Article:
>>home, as I caught it again the next morning. When I caught it a
            >>seventh time a week later, I released it in the Coteau Hills, south of
            >>Elrose, maybe 25 miles from home. Again, once oriented, it headed
            >>directly back to our farm.
            >> Just this week I retrapped an adult magpie that I'd first banded as
            >>an adult in February 2005. It seems to be doing quite well. The
            >>banding computer program, Band Manager, asked me again if I was sure
            >>about the weight and wing chord, as they were above normal limits for
            >>the species.
            >> Also, I'm seeing lots of magpies as I look for Snowy Owls; the "B/W
            >>Pheasants" here seem to have recovered from the devastation of West
            >>Nile in 2004. They show a resilience that is admirable.
            >> On the other hand, I've watched magpies clean out a hedgerow of
            >>nestling passerines – I think they may be the biggest single threat to
            >>nestling Loggerhead Shrikes. And, in 2005, we had two cases of
            >>magpies attacking "brancher" Great Horned Owl chicks. In the first
            >>incident, my friend watched from his house as a magpie hammered on an
            >>owlet while the adult owl tried in vain to chase away the more nimble
            >>corvid. Each time the adult owl rushed the magpie, it slipped to the
            >>other side of the chick and continued to attack the bloodied owlet
            >>(When my friend was able to shoot the magpie, the magpie got hung up
            >>on a branch. Within seconds, the adult owl seized the dead magpie,
            >>carried it out into a field and ate it). In the second incident, at a
            >>different location, I picked up an owlet under its nest tree where it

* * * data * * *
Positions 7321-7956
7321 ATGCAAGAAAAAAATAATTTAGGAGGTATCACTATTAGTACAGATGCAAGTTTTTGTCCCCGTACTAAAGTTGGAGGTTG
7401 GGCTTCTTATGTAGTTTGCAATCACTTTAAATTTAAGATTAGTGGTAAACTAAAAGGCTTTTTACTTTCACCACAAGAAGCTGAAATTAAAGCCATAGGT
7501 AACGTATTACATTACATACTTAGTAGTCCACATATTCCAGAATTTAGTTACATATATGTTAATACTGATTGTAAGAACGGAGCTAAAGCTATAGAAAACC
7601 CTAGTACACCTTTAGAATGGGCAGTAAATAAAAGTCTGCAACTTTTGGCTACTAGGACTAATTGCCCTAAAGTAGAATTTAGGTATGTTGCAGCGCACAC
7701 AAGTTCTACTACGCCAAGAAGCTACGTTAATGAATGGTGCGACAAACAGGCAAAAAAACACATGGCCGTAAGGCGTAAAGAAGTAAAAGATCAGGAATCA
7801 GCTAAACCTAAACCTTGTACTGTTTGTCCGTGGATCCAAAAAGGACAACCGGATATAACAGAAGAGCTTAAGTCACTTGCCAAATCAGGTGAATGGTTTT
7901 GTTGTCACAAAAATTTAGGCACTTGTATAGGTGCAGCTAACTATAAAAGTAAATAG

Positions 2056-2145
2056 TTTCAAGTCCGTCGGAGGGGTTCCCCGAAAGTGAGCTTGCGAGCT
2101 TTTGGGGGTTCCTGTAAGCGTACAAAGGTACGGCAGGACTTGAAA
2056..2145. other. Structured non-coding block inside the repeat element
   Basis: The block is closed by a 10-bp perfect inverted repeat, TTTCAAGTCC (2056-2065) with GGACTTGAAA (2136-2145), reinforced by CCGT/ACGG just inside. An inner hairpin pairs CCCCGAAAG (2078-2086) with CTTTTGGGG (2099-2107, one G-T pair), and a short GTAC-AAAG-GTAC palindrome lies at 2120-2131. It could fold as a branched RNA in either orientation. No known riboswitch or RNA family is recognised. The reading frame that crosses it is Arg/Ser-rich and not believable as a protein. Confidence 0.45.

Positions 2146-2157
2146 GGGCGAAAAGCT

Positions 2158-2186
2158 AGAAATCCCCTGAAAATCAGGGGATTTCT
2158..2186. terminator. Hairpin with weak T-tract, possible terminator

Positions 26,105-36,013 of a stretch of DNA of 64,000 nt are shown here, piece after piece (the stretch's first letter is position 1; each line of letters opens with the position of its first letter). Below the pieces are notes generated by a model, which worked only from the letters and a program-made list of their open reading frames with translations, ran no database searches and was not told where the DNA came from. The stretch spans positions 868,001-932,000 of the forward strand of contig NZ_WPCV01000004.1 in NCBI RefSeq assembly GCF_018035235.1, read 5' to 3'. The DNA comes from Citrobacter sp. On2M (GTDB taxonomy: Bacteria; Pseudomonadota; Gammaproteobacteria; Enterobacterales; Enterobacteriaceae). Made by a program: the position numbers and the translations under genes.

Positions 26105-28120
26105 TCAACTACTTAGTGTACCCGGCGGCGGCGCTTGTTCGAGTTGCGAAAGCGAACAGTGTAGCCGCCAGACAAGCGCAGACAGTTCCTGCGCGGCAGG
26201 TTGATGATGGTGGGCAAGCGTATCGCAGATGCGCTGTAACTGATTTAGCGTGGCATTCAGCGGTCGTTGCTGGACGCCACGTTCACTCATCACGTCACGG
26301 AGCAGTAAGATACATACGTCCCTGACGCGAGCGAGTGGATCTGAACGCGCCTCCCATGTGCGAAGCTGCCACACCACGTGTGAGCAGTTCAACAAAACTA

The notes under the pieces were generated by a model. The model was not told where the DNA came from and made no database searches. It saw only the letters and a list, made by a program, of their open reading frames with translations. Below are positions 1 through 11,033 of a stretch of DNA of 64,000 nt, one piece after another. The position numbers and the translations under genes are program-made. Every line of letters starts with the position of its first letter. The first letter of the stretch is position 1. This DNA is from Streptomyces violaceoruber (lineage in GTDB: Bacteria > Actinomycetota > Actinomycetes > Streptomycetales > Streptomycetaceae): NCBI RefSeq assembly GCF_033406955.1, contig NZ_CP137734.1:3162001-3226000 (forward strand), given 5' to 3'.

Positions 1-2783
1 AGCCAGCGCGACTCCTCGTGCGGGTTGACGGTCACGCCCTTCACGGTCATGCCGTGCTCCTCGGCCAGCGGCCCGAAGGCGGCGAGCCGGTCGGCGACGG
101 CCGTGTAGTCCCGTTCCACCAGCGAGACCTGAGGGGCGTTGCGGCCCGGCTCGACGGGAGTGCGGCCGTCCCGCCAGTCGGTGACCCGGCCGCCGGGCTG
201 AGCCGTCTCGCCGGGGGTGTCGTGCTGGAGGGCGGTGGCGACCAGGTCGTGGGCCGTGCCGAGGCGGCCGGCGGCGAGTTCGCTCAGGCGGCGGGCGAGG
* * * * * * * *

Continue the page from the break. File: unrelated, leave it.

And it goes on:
>>sat in shock with the same puncture wounds in its head as the first
            >>owlet had. This second owlet died soon after.
            >> Anyway, we're now wondering how many times in the past what we
            >>thought was GHOW fratricide was actually execution by magpie.
            >> So - magpies – admirable but just a little nasty.
            >>
            >>
            >>
            >>
            >>>Dan Zazelenchuk
            >>>
            >>>
            >>
            >>
            >>
            >>
            >>
            >>Yahoo! Groups Links
            >>
            >>
            >>
            >>
            >>
            >>
            >>
            >>
            >>
            >>
            >>
            >>NOTICE: This confidential e-mail message is only for the intended
            >>recipient(s). If you are not the intended recipient, be advised that
            >>disclosing, copying, distributing, or any other use of this message, is
            >>strictly prohibited. In such case, please destroy this message and notify
            >>the sender.
            >>
            >>
            >>Yahoo! Groups Links
            >>
            >>
            >>
            >>
            >>
            >>
            >>
            >
            >
            >
            >
            >Yahoo! Groups Links
            >
            >
            >
            >
            >
            >
            >
            >
            >
            >
            >
            >NOTICE: This confidential e-mail message is only for the intended
            >recipient(s). If you are not the intended recipient, be advised that
            >disclosing, copying, distributing, or any other use of this message, is
            >strictly prohibited. In such case, please destroy this message and notify
            >the sender.
            >
            >
            >Yahoo! Groups Links
            >
            >
            >
            >
            >
            >



            [Non-text portions of this message have been removed]
          • Val T
            Nothing particularly new here. The Snowy Owl still keeps us guessing where it will be perched next along our country road. We have two separate families of
            Message 5 of 7 , Feb 3, 2013
              Nothing particularly new here. The Snowy Owl still keeps us guessing where it will be perched next along our country road. We have two separate families of Common Magpies. One likes to be fed out front, the others at the back dining room area. While watching the Common Redpolls and Downy Woodpecker yesterday, a coyote ambled along the top of a snowbank not too far behind them. He looked in good shape. We keep a better eye on our three dogs when letting them out right now :-).

              Val T - McTaggart
            Your message has been successfully submitted and would be delivered to recipients shortly.